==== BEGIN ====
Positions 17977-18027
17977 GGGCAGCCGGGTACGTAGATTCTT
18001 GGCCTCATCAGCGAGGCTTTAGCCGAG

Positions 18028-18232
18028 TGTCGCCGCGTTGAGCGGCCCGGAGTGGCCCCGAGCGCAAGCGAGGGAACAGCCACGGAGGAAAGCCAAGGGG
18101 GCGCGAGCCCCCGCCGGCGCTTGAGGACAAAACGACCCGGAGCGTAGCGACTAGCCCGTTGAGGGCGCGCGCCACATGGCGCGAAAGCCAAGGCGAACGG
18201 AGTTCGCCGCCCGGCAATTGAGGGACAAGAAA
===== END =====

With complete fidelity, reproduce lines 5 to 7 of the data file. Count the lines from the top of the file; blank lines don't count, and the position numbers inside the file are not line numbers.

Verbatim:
18028 TGTCGCCGCGTTGAGCGGCCCGGAGTGGCCCCGAGCGCAAGCGAGGGAACAGCCACGGAGGAAAGCCAAGGGG
18101 GCGCGAGCCCCCGCCGGCGCTTGAGGACAAAACGACCCGGAGCGTAGCGACTAGCCCGTTGAGGGCGCGCGCCACATGGCGCGAAAGCCAAGGCGAACGG
18201 AGTTCGCCGCCCGGCAATTGAGGGACAAGAAA